A two-year UKCR project has been developing standards for climate services and ways to value and monitor climate services. ‘Climate Services, Standards and Value‘, led by JBA Consulting and including specialists from Climate Sense and...
Date: 25 May 2022, 12.00pm (GMT)
Speakers: Meghan Alexander (UEA, Tyndall Centre) and Tim Rayner (UEA, Tyndall Centre). Respondent: Tom Handysides (Defra)
Chair: Suraje Dessai
See below for links to the webinar recording and presentation slides
Responding to the declared climate emergency demands systemic and transformative change in policy and governance systems, and decisive adaptation action to be taken now. Yet, a long-standing ‘adaptation gap’ continues to prevail. This can be symptomatic of hidden path dependencies and self-reinforcing ‘lock-in’ dynamics that work to preserve current systems and make them highly resistant to change. Uncovering these hidden dynamics is therefore vital if we are to ‘unlock’ opportunities for change and accelerate adaptation action.
Focusing on England, we examined the political, institutional, behavioural and infrastructural forces that create and maintain lock-in dynamics in a number of problem areas – including coastal adaptation, water scarcity, biodiversity, forestry, heatwave adaptation and mental health under extreme events. Based on empirical research conducted within the Adapt Lock-in project, we present some of the key lock-in dynamics currently hindering adaptation in a selection of these problem areas. Visualised through causal loop diagrams, we illustrate how both distinct and overlapping lock-in dynamics operate within and between these problem areas. To conclude, we reflect on the implications for targeting interventions and designing unlocking strategies to help close the gap on adaptation.
Dr Meghan Alexander is a Senior Research Associate in climate change adaptation within the School of Politics at the University of East Anglia (UK) and is affiliated with the Tyndall Centre for Climate Change Research. As an environmental-political geographer, Meghan’s research examines matters of governance and policy, and corresponding implications for societal resilience, well-being and social justice. Her current research within the Adapt Lock-in project examines how self-reinforcing lock-in dynamics are hindering climate adaptation in the UK, and the corresponding implications for unlocking transformative change to accelerate adaptation.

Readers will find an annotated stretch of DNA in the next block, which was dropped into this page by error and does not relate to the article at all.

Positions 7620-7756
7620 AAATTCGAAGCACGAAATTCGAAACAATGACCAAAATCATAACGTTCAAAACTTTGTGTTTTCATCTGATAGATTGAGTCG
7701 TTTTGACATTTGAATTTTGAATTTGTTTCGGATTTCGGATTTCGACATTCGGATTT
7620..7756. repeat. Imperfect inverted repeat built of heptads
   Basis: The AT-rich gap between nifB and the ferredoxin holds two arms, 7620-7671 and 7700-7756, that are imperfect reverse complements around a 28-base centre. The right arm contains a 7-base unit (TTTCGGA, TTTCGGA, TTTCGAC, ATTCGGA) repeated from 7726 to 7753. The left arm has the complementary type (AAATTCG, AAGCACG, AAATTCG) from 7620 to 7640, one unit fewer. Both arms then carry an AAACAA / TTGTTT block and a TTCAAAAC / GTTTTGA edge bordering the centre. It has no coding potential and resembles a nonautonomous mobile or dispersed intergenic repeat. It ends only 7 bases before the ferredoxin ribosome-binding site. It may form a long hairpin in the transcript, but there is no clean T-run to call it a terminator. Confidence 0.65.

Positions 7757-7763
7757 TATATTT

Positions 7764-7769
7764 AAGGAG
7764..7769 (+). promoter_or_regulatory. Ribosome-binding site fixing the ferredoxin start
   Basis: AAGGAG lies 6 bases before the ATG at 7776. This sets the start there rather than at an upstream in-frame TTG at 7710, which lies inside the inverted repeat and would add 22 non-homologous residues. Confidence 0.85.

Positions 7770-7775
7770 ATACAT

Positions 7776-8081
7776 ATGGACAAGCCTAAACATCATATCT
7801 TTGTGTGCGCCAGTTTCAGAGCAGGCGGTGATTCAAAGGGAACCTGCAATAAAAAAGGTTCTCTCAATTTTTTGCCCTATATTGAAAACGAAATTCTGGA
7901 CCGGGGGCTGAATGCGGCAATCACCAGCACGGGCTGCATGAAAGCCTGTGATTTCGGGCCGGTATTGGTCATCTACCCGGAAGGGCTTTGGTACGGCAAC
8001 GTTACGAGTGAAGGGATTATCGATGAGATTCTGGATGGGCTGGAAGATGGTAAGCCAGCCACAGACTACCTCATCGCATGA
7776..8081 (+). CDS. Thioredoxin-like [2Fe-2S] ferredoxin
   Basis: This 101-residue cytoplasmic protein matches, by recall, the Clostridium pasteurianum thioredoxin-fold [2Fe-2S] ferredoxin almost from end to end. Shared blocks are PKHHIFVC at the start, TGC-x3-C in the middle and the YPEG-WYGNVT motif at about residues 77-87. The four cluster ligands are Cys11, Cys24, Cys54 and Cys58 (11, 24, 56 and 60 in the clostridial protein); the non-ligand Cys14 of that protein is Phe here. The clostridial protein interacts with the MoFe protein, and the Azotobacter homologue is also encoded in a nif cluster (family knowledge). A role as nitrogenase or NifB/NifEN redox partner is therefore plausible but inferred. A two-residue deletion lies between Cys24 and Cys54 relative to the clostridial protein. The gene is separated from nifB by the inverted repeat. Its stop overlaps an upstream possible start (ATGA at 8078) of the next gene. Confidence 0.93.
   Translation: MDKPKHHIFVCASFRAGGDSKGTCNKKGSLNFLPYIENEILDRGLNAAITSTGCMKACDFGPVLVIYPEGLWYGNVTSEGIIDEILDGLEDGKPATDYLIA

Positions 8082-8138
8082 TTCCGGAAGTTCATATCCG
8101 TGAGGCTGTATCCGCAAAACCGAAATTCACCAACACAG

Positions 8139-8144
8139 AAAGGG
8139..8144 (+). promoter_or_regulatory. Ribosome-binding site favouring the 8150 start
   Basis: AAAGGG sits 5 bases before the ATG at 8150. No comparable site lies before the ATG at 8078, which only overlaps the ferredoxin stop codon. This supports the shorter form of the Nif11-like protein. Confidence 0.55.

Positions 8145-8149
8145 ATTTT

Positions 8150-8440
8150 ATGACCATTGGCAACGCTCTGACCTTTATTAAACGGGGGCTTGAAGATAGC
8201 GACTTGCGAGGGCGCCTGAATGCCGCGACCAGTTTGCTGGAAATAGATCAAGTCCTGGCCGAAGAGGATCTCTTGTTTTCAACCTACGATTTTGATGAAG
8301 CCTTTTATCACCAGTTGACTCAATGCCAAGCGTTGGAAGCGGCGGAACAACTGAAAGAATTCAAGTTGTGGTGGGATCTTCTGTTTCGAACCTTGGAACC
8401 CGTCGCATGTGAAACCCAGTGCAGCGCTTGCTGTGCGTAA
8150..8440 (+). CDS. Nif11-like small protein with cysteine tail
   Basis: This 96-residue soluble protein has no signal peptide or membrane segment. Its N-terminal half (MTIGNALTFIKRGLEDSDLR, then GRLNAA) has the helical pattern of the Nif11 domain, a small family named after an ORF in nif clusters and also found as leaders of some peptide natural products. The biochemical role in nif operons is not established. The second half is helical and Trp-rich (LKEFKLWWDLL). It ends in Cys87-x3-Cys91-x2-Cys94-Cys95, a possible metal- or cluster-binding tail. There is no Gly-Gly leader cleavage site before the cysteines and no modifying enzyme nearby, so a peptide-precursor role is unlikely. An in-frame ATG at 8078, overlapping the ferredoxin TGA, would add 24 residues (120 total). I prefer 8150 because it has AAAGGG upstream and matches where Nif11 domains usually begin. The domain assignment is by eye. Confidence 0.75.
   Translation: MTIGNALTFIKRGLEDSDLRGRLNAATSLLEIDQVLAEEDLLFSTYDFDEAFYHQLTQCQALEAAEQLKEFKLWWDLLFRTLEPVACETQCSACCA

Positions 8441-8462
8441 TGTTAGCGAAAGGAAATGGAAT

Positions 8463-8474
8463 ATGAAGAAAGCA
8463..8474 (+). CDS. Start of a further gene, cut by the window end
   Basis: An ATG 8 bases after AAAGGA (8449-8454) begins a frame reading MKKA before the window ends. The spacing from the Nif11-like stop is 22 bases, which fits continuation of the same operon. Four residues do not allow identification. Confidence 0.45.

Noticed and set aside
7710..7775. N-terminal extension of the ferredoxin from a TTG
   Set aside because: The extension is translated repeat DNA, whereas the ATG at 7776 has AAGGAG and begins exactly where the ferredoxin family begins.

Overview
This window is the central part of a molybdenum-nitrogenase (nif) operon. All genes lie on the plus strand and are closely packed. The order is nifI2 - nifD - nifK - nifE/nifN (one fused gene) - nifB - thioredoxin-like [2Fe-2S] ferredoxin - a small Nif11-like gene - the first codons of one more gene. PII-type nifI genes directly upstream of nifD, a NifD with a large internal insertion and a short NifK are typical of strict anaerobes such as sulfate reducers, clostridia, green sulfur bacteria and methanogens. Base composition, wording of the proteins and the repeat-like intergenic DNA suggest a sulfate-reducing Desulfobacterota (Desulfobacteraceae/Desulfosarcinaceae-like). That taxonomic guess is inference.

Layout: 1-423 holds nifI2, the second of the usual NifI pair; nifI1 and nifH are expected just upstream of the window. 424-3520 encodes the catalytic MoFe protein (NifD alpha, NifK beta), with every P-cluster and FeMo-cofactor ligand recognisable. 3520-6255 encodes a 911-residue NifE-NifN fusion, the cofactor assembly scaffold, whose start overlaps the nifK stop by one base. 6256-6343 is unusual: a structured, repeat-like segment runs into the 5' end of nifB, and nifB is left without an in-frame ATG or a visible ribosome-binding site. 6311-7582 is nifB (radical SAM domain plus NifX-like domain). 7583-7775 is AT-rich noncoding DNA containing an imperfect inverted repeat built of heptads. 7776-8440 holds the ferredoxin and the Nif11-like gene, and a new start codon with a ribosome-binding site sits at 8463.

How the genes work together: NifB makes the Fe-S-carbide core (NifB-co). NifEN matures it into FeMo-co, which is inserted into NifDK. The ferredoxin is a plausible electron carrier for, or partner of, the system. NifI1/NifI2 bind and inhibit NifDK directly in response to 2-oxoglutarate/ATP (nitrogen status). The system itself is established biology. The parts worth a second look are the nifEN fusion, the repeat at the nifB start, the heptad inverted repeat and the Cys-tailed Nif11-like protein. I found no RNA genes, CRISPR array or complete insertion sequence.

Dr Tim Rayner is a Research Fellow in the School of Environmental Sciences, University of East Anglia (UK). Part of the Tyndall Centre for Climate Change Research, since 2006 he has participated in a range of European Union and national research council-funded projects covering climate change governance and policy, particularly from EU and UK perspectives, including Adapt Lock-in. From 2019-21, he was involved as a consortium partner in the Jean Monnet Network ‘Governing the EU’s Climate and Energy Transition in Turbulent Times’ (GOVTRAN).
Tom Handysides is UK government official, with a background in climate policy and utility regulation in the energy and water sectors. He is the UK government’s policy lead on climate change adaptation and resilience, and is developing the third National Adaptation Programme, due in 2023.
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